If you need advanced features for scaling, moving, and snapping windows, try one of these macOS window management tools.
7. Browse Hidden Files and Folders With a Shortcut
Want a quick peek at hidden files and folders without messing with terminal commands or third-party apps? Hit Command + Shift + . (period) when you have the Open or Save dialog of any app up and running. This is a roundabout way of doing things, but it’s convenient when all you want to do is browse hidden data in Finder.
8. Force Columns of Equal Sizes in Finder
Neat freaks like me will be grateful for this feature. In the column view in Finder, hold down the Option key while resizing columns and you’ll see that they scale up and down evenly.
9. Select Multiple Text Snippets
If you hold down the Command key in any text editing app, you get to select multiple text snippets for copying.
Paste those snippets elsewhere with a single command and they’ll show up together.
10. Recover Closed Windows
If you use the shortcut Command + Z to recover closed tabs one at a time, memorize Command + Shift + T as well. It does the same thing as the former, but goes a step further. After it has recovered the last tab from the current window, it moves on to recover tabs from the window you closed last.
Is the tab you’re looking for hidden behind a long list of closed tabs or web pages? Then it’s best to jump to the relevant one from the browser history or from the address bar.
11. Add Accents Fast
Want to type the é in résumé or the ê in crêpe? You don’t have to recall keyboard shortcuts for accent marks or copy those characters from the web. Hold down the E key and you’ll see all the diacritics linked with it right there. Hit the number corresponding to the mark you want to type in.
This trick works only for alphabet keys linked with accent marks. For other special characters you use often, set up a text expansion shortcut under System Preferences > Keyboard > Text. I have created one for the rupee symbol. It shows up whenever I type in rs. and hit the spacebar.
12. Insert the Apple Icon in Text
You may not need to type in the Apple logo often, if ever, but I’m including this shortcut here anyway for its cool quotient. Hit Option + Shift + K in any text-editable field to insert the Apple icon.
13. Jump Between Images at Random in Quick Look
When you’re previewing multiple images with Quick Look, you can navigate through them one by one using the right and left arrow keys. You can also hit the Play button to view them as a slideshow. What’s not as well known is that you can jump to images at random with the Index Sheet feature.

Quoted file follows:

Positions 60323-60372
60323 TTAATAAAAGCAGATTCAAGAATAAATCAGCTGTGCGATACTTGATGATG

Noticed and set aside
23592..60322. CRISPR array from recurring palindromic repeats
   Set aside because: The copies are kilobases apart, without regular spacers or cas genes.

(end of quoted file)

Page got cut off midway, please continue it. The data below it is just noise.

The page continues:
See that grid icon to the right of the Next button in Quick Look? That links to the index sheet, which gives you a grid-based view of all the images you have selected. Click on any image to jump to it.
Thanks to the enlarged thumbnails, image details are much easier to identify in this view than they are in Finder’s default icon view. The thumbnails do get smaller as you select more images to preview at once.
Here are three more Quick Look tips you’ll appreciate:
- Three-finger tap on a selected file in Finder to preview it.
- To open a file you’re previewing, double-click on its preview.
- Zoom in on an image preview by holding down the Option key. Click on the image and drag it to zone in on specific parts of the image.
Not familiar with Quick Look? Well, this macOS feature allows you to preview files in place (i.e. without having to open the corresponding app). Pressing Space with a file selected opens its preview. Press Option + Space if you want to preview the file in full-screen mode.
14. Create File Copies and Aliases From the Title Bar
The next time you open a file in any app, pay attention to the tiny icon preceding the file name in the title bar. Did you know you could click and drag this icon to any Finder location to create an alias or a shortcut to that file?
If you hold down the Option key right before you drop the icon into Finder, you’ll get a copy of the file instead of an alias.
15. Force Quit Apps
Looking for a quick way to close irresponsive or malfunctioning applications? Bring up the Force Quit Applications dialog with the shortcut Command + Option + Esc. You’ll then be able to select the app from the list of active apps and force it to close with a click of the Force Quit button. Command-select multiple apps in the list to close them all at once.
You’ll also find the Force Quit option for an app in the right-click menu of its dock icon. It’s hidden though, and shows up when you’re holding down the Option key.
If you have switched from Windows to macOS and are looking for the equivalent of Ctrl + Alt + Delete, Command + Option + Esc is it!
16. Preview Links in Emails
Having a “preview” feature in any application is handy and I use it everywhere it’s available. I didn’t know the Mail app had one though.
You know that tiny down arrow that shows up when you hover over a web page link in a email? That’s the preview button.
Click on that button to display the linked page in a pop-up window right there.
17. Disconnect From a Wi-Fi Network
No, you don’t need to click on Turn Wi-Fi Off to disconnect from the current network. Hold down the magical Option key before clicking on the Wi-Fi menu bar icon and click on the Disconnect option from the advanced menu that shows up.
18. View All System Preferences From Any Pane
You need this if you revert to the main view of System Preferences with the Show All button every time you want to switch to a different pane. Instead of clicking on that button, click and hold to reveal a menu with all the available preference panes. Now click on the item you want to view and you’ll jump to that pane in an instant.
What Else Is Easy to Miss on Mac?
Isn’t it bittersweet to discover nifty macOS features after months or years of using a Mac? Well, better late than never!
Which delightful features do you wish you had discovered sooner? Tell us about your favorite “macOS can do that?” moments.